By Trevor Busch
A cross-country fundraising adventure for a group of Taberites in mid-summer 2017, the Sea to Sea Bicycling Mission was an overwhelming success in raising funds to fight global poverty.
Sea to Sea is a bicycling mission fighting poverty through fundraising and awareness, and supports Partners Worldwide and World Renew in their efforts to fight poverty around the world.
“It was just over $1.7 million, and our goal was $1.5 million,” said local rider Peter Kempe, who personally raised just over $15,000. “My goal was $12,000, so it was beyond belief the support.”
In addition to Kempe, other local riders involved included Elly Torsius, Ruth Kielstra, and Brian Kuyper. Kempe had been training in preparation for the coast-to-coast fundraising ride, which left the Vancouver area on June 26 and made an overnight stop in Taber on July 11 at Taber Christian School.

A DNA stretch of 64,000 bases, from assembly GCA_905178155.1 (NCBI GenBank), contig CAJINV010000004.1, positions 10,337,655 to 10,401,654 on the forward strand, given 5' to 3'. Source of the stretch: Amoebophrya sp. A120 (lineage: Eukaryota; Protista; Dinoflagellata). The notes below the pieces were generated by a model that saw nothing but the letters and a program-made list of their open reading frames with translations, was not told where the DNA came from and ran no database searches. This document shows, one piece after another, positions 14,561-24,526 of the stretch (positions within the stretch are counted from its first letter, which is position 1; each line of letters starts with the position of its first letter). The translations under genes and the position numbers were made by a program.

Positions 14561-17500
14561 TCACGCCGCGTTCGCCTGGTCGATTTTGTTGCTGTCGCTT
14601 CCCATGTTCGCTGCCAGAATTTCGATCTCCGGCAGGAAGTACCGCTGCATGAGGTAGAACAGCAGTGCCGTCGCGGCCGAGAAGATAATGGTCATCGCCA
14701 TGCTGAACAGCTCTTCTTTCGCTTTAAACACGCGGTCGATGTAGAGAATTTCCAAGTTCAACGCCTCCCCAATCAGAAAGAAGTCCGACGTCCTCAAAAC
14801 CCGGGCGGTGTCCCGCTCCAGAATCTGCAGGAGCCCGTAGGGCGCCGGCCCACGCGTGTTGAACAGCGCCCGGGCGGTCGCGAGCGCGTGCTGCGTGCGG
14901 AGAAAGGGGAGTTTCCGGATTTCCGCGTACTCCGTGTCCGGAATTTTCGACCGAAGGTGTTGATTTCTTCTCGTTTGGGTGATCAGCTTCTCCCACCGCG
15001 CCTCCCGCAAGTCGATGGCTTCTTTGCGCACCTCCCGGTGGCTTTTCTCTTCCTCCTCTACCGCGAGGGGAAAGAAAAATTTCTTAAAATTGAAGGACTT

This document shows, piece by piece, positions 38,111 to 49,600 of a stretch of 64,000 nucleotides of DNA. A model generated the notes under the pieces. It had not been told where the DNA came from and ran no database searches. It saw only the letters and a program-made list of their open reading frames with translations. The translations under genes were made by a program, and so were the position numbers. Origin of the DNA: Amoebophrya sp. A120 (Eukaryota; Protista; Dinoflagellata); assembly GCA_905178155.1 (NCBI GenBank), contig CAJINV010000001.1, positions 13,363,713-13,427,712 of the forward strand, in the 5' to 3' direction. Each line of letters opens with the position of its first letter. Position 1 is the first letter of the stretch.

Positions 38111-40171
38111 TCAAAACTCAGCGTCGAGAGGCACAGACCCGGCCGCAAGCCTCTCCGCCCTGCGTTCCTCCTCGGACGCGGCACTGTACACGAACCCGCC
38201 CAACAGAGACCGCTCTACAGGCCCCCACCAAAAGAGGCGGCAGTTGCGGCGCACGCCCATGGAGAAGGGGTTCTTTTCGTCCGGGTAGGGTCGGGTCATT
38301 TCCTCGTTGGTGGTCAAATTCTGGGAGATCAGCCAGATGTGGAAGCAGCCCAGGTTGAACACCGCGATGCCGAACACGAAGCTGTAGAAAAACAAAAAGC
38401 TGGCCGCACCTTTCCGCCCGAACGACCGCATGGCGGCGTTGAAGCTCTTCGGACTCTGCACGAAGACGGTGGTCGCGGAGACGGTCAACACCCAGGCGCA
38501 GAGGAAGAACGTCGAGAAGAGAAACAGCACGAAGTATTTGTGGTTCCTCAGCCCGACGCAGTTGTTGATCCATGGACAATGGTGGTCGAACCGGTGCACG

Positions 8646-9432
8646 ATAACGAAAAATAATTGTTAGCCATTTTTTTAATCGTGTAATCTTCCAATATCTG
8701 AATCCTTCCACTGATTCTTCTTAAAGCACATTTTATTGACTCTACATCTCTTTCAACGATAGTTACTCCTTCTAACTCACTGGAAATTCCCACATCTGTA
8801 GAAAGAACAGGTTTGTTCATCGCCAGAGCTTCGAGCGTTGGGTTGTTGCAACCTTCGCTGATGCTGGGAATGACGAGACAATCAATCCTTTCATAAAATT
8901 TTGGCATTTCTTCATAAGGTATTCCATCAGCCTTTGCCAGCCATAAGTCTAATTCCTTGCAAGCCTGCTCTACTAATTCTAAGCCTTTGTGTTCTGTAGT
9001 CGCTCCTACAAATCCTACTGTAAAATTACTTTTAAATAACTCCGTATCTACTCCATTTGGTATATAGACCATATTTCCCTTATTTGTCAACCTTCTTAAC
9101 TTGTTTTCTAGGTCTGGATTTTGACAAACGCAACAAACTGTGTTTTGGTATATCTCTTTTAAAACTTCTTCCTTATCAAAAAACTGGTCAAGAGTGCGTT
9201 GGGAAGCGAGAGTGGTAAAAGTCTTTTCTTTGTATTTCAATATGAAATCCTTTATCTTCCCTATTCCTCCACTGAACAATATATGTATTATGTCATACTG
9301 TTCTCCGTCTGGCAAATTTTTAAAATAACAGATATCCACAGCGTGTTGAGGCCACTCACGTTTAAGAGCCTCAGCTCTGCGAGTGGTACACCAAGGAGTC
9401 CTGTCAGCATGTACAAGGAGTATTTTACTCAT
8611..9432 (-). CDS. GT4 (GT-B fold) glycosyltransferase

“That was amazing. The community — especially the church family — they came out. It was unbelievable how many people were there,” said Kempe. “Even the people that were on the bike tour itself couldn’t believe the support we had within the community. People stepped forward, took care of the meal, a couple guys donated a couple of pigs and we had a pig roast, one guy cooked it all. You just look around and you’re overwhelmed by that kind of support, because monetarily that’s the goal to help other people, but when you get that moral support that’s more than you can expect. I didn’t realize how readily available that support was.”